(c) J. Triepke, CC BY 2.0
We rub our eyes in surprise: In the motherland of parliamentary democracy, a court decides that it is not for Her Majesty’s Government to exert its Royal Prerogative and push the Brexit button all by itself, but that the representation of the People has to be involved, the sovereign Parliament of the United Kingdom. What, one would think, is democratic if not this?
Anyone who believes that has reckoned without the British tabloid press and the hardline brexiteers among the Tory deputies:
Enemies of the People: Joseph Stalin would have been wildly amused by this way of putting things…
Leaving aside such 30s reminiscences, it seems to me too simple to reduce this phenomenon solely to the disgracefulness of the British boulevard press and Tory backbenchers. There is something more fundamental going on. Not only in the United Kingdom. But in the entire Western democratic constitutional space.
In Poland, we can currently witness live and in color how precarious the position of the judiciary can quickly become when it claims the authority to take constitutional questions out of the hand of political majorities and to answer them by means of legal reasoning in court proceedings. It can be branded at any time as a political actor, judges as members of an imagined or even an real elite, serving entrenched power structures in order to keep the true will of the people unheard and unfulfilled. Against this genuinely political accusation it is very hard for a judge to defend herself. Anyone who tries, as the President of the Polish Constitutional Tribunal Andrzej Rzepliński has done with admirable courage and enormous stamina, just digs himself deeper and deeper into the hole that his opponents have shoveled for him. With every interview, with every public speech, he only confirms what his opponents claim anyway: the man fights a fight, and it is not a legal one. It is all just politics.
In the US, the debate about judicial activism and the politicization of the Supreme Court has been going on for many decades. The judiciary tries to shield itself by adhering to judicial self-restraint and declaring itself incompetent to adjudicate on large parts of politics via the political question doctrine. But this goes only so far. Everybody knows which judges are liberal and which conservative, and if it weren’t for Justice Kennedy who votes sometimes with one, sometimes with the other camp, one could more often than not calculate with one’s fingers how politically hotly contested disputes will end. This has been the case for a long time and has not improved the Supreme Court’s standing at home or abroad.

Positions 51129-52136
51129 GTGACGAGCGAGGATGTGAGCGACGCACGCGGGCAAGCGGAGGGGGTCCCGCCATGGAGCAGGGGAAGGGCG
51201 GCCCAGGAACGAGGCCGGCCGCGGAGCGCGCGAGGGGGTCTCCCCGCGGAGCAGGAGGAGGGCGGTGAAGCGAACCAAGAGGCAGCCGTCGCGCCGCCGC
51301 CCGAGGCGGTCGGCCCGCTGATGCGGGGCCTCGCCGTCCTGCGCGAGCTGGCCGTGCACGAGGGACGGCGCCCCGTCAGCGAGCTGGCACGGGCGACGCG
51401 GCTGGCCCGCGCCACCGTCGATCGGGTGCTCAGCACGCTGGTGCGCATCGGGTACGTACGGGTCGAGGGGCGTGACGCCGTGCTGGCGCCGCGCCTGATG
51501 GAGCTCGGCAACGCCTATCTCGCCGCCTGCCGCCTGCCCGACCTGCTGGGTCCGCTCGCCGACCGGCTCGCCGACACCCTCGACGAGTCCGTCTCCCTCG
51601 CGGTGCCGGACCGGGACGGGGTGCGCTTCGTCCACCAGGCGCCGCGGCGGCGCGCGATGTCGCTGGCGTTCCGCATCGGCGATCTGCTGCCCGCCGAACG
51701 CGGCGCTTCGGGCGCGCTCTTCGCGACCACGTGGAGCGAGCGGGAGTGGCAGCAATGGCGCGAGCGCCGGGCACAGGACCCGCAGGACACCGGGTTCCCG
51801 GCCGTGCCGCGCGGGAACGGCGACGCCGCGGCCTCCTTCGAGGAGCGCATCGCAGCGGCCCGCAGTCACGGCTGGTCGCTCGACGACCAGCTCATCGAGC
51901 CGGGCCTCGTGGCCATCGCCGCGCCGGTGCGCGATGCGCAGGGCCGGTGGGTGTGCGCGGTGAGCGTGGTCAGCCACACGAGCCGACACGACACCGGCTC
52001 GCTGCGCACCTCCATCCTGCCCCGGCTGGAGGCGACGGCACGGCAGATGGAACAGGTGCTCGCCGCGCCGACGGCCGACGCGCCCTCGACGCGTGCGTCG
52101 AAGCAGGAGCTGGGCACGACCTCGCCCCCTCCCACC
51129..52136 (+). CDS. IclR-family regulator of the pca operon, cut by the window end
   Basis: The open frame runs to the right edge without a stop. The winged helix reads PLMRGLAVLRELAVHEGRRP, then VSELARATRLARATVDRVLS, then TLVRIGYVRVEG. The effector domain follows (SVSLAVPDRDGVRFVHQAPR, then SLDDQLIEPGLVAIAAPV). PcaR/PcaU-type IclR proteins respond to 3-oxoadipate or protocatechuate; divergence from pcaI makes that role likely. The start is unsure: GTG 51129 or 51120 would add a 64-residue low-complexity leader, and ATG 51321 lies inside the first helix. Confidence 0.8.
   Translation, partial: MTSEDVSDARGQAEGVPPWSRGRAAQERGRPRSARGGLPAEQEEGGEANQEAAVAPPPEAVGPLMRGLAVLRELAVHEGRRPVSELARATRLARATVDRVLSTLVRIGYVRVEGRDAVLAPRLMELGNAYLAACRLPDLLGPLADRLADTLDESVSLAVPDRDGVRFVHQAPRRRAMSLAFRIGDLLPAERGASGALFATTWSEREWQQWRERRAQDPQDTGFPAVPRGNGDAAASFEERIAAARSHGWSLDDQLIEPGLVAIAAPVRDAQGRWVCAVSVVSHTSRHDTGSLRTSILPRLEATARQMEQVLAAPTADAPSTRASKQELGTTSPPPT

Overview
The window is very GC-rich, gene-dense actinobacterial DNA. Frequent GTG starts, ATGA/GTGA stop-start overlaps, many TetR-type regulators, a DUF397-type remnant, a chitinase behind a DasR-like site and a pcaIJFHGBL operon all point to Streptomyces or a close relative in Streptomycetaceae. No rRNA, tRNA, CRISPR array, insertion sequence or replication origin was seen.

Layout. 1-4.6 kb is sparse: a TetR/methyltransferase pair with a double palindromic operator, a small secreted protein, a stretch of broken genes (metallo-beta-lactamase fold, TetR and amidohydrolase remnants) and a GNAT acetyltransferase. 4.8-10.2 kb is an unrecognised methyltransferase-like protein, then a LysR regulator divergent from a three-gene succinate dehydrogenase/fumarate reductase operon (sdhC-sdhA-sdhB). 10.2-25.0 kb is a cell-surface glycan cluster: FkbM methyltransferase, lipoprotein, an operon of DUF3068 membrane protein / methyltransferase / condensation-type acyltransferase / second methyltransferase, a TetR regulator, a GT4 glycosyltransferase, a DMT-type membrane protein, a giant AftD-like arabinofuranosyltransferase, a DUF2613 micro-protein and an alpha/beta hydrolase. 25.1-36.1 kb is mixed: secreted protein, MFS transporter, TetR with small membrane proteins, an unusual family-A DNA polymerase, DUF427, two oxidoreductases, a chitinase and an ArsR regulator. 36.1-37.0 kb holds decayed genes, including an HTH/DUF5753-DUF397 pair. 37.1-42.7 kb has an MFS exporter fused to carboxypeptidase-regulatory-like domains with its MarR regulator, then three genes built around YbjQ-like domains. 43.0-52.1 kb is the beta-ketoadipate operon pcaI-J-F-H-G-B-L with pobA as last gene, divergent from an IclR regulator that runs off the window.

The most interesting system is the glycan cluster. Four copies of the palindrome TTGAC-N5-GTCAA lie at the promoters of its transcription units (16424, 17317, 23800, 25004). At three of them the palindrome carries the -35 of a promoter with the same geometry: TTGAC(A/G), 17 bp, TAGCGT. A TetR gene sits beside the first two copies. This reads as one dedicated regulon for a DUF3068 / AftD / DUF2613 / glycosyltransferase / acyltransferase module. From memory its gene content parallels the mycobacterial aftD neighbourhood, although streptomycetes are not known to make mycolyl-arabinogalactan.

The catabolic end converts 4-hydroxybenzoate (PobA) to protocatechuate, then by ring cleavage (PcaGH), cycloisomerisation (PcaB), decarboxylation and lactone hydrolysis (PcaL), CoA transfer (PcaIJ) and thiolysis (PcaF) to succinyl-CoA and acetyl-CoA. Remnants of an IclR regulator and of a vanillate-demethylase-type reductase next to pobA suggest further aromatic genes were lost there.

Recently, though, the debate has assumed a new quality. Republican senators, including „moderate“ heavyweights such as John McCain, have announced that they will block any nomination by Hillary Clinton if she becomes president. They rather let the seat of Justice Antonin Scalia, who died a year ago, remain unoccupied for a half-decade or even longer than to allow a Democrat president to add another judge to the bench, thus shifting the majority in the liberal direction. Some in the US even demand to confirm no new judges at all and to starve the court down from nine to six judges. As long as Scalia’s position is unoccupied no side has a majority, and the court is in many cases structurally prevented from setting precedents. Which does not bother the Republican hardliners much, on the contrary: if one is against judicial activism, what is not to like if the Supreme Court simply shuts up for a while?